1.   Shisei (posture) correct: alignment of the pelvis/hips, backbone and neck/head position. For me, this is the start point of all techniques as it determines everything else. Once you have a 'set shisei' based on a precise shomen/zenmi in hachiji-dachi you have the canvas for a good choku-zuki and Karate-Do in general. This sounds simple, and it is, but when movements, centre of gravity, positions, and environmental aspects change: it can be challenging. Never forget, posture influences balance, breathing, emotions, self-confidence and spinal health.

2.   Eyes fixed and zanshin diligently maintained: Imagine at triangle formed by the shoulders and eyes. You must be able to see all four limbs of an opponent and have maximum peripheral awareness for other opponents/harmful stimuli. Practice this, even without an opponent in front of you. In this regard, try to empty your mind and to fully be in the moment; that is, be 'open' to your environment as opposed to being closed and, therefore, `restricted within yourself'. Needless to say, this is not only visual, but relates to your other senses and constitutes zanshin. I make no apologies if I sound a little ‘Zen’ here. I'm certainly not a Buddhist but a clear mind in fighting is very difficult to achieve, due to fear and adrenaline; nonetheless, this should be the ultimate aim of every martial artist. I'll add here that while I've had moments of mushin in kumite (and in real fights, whilst in the security industry), I’m far from consistent in this regard. Moreover, I sincerely believe that this is at the helm of martial arts mastery: literally beyond technique.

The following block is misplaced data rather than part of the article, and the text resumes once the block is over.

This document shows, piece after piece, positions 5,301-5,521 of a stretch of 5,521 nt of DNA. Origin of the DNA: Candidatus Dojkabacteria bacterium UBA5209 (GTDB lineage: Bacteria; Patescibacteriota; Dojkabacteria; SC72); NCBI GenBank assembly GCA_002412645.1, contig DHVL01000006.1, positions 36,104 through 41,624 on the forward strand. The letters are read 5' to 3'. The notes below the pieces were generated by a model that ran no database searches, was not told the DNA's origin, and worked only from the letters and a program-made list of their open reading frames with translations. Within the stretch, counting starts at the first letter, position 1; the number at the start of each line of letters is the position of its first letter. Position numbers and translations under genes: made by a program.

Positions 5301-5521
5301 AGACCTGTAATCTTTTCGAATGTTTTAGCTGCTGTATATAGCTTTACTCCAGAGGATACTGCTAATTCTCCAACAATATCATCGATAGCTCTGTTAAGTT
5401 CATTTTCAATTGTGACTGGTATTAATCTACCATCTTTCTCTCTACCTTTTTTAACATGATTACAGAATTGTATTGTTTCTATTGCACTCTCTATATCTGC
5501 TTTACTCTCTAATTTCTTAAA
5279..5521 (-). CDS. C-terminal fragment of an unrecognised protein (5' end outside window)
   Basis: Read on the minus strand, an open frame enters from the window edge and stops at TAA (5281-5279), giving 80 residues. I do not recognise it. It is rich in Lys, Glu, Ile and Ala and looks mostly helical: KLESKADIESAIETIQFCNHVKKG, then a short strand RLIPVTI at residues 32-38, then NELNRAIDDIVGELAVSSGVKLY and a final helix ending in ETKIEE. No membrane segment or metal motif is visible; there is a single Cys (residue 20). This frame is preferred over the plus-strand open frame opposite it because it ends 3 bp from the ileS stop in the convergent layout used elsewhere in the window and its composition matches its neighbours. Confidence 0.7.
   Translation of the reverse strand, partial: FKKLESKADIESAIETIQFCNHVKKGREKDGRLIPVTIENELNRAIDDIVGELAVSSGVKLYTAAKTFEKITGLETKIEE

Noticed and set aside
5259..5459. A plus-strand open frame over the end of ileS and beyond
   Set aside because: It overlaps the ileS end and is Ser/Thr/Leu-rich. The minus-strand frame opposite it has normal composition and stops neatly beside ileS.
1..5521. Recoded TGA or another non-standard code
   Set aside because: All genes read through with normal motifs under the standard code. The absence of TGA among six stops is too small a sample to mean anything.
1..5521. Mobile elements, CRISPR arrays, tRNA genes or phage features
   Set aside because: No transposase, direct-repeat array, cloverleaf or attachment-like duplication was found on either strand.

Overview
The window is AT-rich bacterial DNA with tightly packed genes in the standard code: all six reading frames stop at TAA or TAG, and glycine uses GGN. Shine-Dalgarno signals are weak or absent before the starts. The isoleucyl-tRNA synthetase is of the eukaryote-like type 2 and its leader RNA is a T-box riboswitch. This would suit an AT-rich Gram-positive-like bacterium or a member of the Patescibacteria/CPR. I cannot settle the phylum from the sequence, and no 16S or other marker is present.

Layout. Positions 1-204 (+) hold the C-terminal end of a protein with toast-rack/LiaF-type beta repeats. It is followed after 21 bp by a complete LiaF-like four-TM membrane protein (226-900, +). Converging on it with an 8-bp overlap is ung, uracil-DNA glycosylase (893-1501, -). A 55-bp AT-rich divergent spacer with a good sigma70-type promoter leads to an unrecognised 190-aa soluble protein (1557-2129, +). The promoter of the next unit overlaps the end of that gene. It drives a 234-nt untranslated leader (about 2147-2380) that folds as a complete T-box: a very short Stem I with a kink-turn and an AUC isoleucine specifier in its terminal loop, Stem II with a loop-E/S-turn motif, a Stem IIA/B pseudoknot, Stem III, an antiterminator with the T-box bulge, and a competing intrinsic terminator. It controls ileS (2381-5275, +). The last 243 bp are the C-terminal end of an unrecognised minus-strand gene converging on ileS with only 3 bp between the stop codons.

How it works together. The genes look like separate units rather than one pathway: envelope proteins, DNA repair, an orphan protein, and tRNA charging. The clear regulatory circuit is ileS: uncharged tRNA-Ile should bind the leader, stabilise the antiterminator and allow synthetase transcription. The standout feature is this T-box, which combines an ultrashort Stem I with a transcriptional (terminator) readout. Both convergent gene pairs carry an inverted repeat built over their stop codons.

3.   Hiki-te parallel with the floor (this is one is a present weakness I have), shime applied to the wakibara (arm pits) and hiji (elbows): The `feeling' is tension from the skeletal system as opposed to the muscles much like `pulling back the string of a bow'. The hiki-te and the firing out of the punching arm, when practicing choku-zuki, is the first and most obvious example of tai no shinshuku (the contraction and expansion/stretching of the body) for beginner karateka.